Weird in a World That's Not: A Career Guide for Misfits, F*ckups, and Failures is in stores now, and can be purchased online here. Portraits by Oriana Koren.

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Do 2020 Presidential Candidates Still Have Rules to Play By?

Not too many years ago, my advice to political candidates would have been pretty simple: "Don't do or say anything stupid." But the last few elections have rendered that advice outdated.

When Barack Obama referred to his grandmother as a "typical white woman" during the 2008 campaign, for example, many people thought it would cost him the election -- and once upon a time, it probably would have. But his supporters were focused on the values and positions he professed, and they weren't going to let one unwise comment distract them. Candidate Obama didn't even get much pushback for saying, "We're five days away from fundamentally transforming the United States of America." That statement should have given even his most ardent supporters pause, but it didn't. It was in line with everything Obama had previously said, and it was what his supporters wanted to hear.

2016: What rules?

Fast forward to 2016, and Donald Trump didn't just ignore traditional norms, he almost seemed to relish violating them. Who would have ever dreamed we'd elect a man who talked openly about grabbing women by the **** and who was constantly blasting out crazy-sounding Tweets? But Trump did get elected. Why? Some people believe it was because Americans finally felt like they had permission to show their bigotry. Others think Obama had pushed things so far to the left that right-wing voters were more interested in dragging public policy back toward the middle than in what Trump was Tweeting.

Another theory is that Trump's lewd, crude, and socially unacceptable behavior was deliberately designed to make Democrats feel comfortable campaigning on policies that were far further to the left than they ever would have attempted before. Why? Because they were sure America would never elect someone who acted like Trump. If that theory is right, and Democrats took the bait, Trump's "digital policies" served him well.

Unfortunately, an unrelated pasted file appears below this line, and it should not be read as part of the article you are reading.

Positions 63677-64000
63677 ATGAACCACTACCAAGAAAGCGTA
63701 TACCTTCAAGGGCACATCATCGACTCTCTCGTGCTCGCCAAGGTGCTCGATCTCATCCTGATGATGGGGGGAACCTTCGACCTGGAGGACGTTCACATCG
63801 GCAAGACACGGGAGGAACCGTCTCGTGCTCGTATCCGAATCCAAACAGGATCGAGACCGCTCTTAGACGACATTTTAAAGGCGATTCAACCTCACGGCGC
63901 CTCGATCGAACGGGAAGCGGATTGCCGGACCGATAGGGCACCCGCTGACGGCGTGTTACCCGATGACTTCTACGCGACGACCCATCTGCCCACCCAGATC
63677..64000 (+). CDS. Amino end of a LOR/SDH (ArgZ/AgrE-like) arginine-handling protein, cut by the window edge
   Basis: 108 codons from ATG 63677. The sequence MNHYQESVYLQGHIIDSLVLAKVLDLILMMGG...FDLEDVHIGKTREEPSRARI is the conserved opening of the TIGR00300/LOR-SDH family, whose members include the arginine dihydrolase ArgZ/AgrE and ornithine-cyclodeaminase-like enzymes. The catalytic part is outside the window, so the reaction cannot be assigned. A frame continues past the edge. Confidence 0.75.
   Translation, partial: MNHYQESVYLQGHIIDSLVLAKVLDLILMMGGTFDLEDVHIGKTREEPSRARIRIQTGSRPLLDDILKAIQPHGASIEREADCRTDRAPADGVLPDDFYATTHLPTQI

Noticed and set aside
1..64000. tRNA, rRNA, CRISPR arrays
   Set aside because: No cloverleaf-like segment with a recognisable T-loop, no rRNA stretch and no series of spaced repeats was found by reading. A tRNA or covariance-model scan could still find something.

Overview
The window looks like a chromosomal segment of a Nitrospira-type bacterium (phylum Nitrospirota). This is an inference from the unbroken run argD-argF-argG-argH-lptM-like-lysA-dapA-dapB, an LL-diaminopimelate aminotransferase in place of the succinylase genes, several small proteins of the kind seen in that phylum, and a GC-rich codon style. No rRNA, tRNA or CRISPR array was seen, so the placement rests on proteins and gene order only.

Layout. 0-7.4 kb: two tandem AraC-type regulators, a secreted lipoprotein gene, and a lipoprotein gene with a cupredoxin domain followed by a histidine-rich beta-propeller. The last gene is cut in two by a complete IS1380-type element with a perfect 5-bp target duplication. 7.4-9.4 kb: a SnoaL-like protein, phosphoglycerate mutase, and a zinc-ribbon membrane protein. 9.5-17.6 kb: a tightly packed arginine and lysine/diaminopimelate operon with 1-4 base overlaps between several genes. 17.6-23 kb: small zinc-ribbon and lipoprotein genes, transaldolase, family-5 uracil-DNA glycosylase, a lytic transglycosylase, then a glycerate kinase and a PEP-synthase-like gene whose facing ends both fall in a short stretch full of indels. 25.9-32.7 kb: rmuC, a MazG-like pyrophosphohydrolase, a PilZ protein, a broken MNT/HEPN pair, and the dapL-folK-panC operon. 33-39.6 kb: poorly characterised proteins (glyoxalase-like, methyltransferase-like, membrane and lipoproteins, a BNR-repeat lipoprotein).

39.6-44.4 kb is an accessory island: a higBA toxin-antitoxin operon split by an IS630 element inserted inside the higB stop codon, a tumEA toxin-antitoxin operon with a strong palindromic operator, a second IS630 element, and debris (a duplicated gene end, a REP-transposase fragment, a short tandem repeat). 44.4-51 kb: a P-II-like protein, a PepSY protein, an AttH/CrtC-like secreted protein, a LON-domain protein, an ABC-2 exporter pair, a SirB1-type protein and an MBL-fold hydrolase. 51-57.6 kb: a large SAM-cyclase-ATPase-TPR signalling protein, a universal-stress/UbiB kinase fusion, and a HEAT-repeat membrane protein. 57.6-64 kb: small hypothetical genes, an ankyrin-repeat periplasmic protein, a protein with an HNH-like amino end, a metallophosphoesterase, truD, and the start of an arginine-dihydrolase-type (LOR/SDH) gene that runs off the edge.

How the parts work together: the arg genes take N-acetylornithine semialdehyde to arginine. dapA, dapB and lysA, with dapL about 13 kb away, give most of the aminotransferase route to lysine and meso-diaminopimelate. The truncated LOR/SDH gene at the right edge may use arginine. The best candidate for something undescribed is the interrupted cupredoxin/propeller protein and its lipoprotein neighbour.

And although Trump's brash style drew the most handlines, he wasn't the only one who seemed to have forgotten the, "Don't do or say anything stupid," rule. Hillary Clinton also made news when she made a "basket of deplorables" comment at a private fundraiser, but it leaked out, and it dogged her for the rest of the election cycle.

And that's where we need to start our discussion. Now that all the old rules about candidate behavior have been blown away, do presidential candidates even need digital policies?

Yes, they do. More than ever, in my opinion. Let me tell you why.

Digital policies for 2020 and beyond

While the 2016 election tossed traditional rules about political campaigns to the trash heap, that doesn't mean you can do anything you want. Even if it's just for the sake of consistency, candidates need digital policies for their own campaigns, regardless of what anybody else is doing. Here are some important things to consider.